No question, your website needs to be mobile-device friendly.
As the world shifts online, especially in the first half of 2020, it is doing so at an unprecedented rate on mobile devices.
Websites that do not automatically adjust to a variety of sizes and screen resolutions are going to be left behind – in fact, they already are.
Your products need to look great on any screen – and so does your shopping cart and checkout too.
If they are not mobile-friendly, then they are not Google friendly.
The 2021 Google update
It’s unusual for Google to announce algorithms in advance, but this they did at the end of May. This was done, they explained, to allow site owners to continue to focus on responding to current global circumstances and to give them time to prepare.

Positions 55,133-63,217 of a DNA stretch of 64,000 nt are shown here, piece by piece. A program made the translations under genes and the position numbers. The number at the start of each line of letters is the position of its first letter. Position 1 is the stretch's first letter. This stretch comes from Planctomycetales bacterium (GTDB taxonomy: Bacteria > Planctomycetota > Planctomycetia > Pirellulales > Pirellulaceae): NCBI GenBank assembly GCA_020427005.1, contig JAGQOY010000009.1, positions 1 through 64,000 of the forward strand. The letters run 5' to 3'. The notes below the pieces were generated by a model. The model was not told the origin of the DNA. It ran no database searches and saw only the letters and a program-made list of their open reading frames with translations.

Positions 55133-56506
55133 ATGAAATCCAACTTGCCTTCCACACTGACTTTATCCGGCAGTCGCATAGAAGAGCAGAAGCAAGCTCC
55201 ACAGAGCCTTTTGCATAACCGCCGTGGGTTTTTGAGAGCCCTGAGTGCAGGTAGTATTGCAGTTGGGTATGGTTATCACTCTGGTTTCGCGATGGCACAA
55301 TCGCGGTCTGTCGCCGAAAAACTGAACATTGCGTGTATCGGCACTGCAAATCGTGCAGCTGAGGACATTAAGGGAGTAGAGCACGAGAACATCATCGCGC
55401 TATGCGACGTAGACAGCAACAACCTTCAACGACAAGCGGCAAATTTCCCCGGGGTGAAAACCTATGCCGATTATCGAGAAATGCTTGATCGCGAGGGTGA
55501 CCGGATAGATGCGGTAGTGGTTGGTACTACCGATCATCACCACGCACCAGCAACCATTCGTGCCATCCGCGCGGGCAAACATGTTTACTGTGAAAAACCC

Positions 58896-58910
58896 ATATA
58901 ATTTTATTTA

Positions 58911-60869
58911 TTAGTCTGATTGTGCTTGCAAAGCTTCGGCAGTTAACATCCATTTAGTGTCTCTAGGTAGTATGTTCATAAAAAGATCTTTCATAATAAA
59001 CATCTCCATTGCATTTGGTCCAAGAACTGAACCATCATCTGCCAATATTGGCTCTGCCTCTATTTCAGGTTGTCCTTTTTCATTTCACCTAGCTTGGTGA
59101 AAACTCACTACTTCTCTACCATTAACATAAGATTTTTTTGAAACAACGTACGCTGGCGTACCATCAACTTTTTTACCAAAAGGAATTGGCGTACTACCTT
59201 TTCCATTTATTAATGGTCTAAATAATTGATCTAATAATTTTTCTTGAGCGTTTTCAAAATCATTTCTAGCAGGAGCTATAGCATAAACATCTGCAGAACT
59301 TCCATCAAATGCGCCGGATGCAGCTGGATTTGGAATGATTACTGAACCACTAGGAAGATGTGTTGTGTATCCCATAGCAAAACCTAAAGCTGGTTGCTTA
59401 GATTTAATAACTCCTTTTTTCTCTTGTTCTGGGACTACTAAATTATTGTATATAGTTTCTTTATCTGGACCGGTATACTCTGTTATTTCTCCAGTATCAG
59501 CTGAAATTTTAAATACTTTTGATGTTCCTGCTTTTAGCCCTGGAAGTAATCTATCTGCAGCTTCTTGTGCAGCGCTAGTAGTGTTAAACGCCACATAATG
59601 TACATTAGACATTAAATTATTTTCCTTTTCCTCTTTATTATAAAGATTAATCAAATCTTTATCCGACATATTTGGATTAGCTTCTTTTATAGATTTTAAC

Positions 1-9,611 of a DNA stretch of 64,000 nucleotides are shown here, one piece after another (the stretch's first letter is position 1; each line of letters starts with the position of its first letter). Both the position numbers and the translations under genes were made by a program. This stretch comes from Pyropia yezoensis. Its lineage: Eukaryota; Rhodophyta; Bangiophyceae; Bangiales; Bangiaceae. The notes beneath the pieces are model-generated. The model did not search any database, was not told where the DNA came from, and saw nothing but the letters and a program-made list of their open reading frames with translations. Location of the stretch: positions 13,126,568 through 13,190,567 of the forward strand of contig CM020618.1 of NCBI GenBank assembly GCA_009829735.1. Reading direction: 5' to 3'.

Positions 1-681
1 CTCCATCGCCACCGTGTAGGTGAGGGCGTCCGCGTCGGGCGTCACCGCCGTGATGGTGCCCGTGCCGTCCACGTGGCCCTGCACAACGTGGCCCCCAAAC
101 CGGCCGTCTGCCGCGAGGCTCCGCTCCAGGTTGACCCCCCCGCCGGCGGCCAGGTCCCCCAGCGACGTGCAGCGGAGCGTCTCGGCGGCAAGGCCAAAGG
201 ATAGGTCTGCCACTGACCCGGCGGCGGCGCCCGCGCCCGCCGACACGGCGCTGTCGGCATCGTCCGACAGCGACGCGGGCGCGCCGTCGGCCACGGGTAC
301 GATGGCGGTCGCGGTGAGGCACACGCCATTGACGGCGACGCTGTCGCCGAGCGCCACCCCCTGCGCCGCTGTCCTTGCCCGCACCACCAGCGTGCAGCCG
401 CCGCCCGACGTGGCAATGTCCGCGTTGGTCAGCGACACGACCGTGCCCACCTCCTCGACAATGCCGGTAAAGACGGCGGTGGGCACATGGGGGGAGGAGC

They add that these updates will not happen before 2021 and that they will give at least 6 months notice before they are.
So what is it about?
In a word (or two) – customer experience.
Google says that “a good page experience doesn’t override having great, relevant content. However, in cases where there are multiple pages that have similar content, page experience becomes much more important for visibility in Search.”
In a recent interview (June 3rd) John Mueller, Webmaster Trends Analyst at Google, had this to say about the relevant content on eCommerce product pages: